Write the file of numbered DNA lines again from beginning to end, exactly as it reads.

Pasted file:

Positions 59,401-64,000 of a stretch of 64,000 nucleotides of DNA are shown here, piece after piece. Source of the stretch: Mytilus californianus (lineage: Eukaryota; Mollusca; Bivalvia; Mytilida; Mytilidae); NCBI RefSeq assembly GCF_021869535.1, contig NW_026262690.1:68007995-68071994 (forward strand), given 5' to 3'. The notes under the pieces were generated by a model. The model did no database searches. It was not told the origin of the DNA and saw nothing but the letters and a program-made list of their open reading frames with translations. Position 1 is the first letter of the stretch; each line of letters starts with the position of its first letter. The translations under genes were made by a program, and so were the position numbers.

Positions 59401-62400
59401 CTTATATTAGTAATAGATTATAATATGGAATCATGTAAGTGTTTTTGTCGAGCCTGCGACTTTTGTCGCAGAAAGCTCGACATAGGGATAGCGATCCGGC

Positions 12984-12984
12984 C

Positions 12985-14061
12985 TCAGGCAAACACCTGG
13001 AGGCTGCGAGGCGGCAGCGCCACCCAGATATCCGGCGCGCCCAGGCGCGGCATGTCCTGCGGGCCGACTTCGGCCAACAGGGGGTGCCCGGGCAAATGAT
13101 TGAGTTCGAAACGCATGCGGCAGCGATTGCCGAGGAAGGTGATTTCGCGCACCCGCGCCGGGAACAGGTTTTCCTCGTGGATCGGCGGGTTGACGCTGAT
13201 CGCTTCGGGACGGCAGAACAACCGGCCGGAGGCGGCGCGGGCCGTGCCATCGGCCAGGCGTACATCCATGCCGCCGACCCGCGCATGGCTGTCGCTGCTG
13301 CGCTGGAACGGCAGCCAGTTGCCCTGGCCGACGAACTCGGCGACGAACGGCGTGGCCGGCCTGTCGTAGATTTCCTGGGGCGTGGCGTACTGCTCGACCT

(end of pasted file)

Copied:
Positions 59,401-64,000 of a stretch of 64,000 nucleotides of DNA are shown here, piece after piece. Source of the stretch: Mytilus californianus (lineage: Eukaryota; Mollusca; Bivalvia; Mytilida; Mytilidae); NCBI RefSeq assembly GCF_021869535.1, contig NW_026262690.1:68007995-68071994 (forward strand), given 5' to 3'. The notes under the pieces were generated by a model. The model did no database searches. It was not told the origin of the DNA and saw nothing but the letters and a program-made list of their open reading frames with translations. Position 1 is the first letter of the stretch; each line of letters starts with the position of its first letter. The translations under genes were made by a program, and so were the position numbers.

Positions 59401-62400
59401 CTTATATTAGTAATAGATTATAATATGGAATCATGTAAGTGTTTTTGTCGAGCCTGCGACTTTTGTCGCAGAAAGCTCGACATAGGGATAGCGATCCGGC

Positions 12984-12984
12984 C

Positions 12985-14061
12985 TCAGGCAAACACCTGG
13001 AGGCTGCGAGGCGGCAGCGCCACCCAGATATCCGGCGCGCCCAGGCGCGGCATGTCCTGCGGGCCGACTTCGGCCAACAGGGGGTGCCCGGGCAAATGAT
13101 TGAGTTCGAAACGCATGCGGCAGCGATTGCCGAGGAAGGTGATTTCGCGCACCCGCGCCGGGAACAGGTTTTCCTCGTGGATCGGCGGGTTGACGCTGAT
13201 CGCTTCGGGACGGCAGAACAACCGGCCGGAGGCGGCGCGGGCCGTGCCATCGGCCAGGCGTACATCCATGCCGCCGACCCGCGCATGGCTGTCGCTGCTG
13301 CGCTGGAACGGCAGCCAGTTGCCCTGGCCGACGAACTCGGCGACGAACGGCGTGGCCGGCCTGTCGTAGATTTCCTGGGGCGTGGCGTACTGCTCGACCT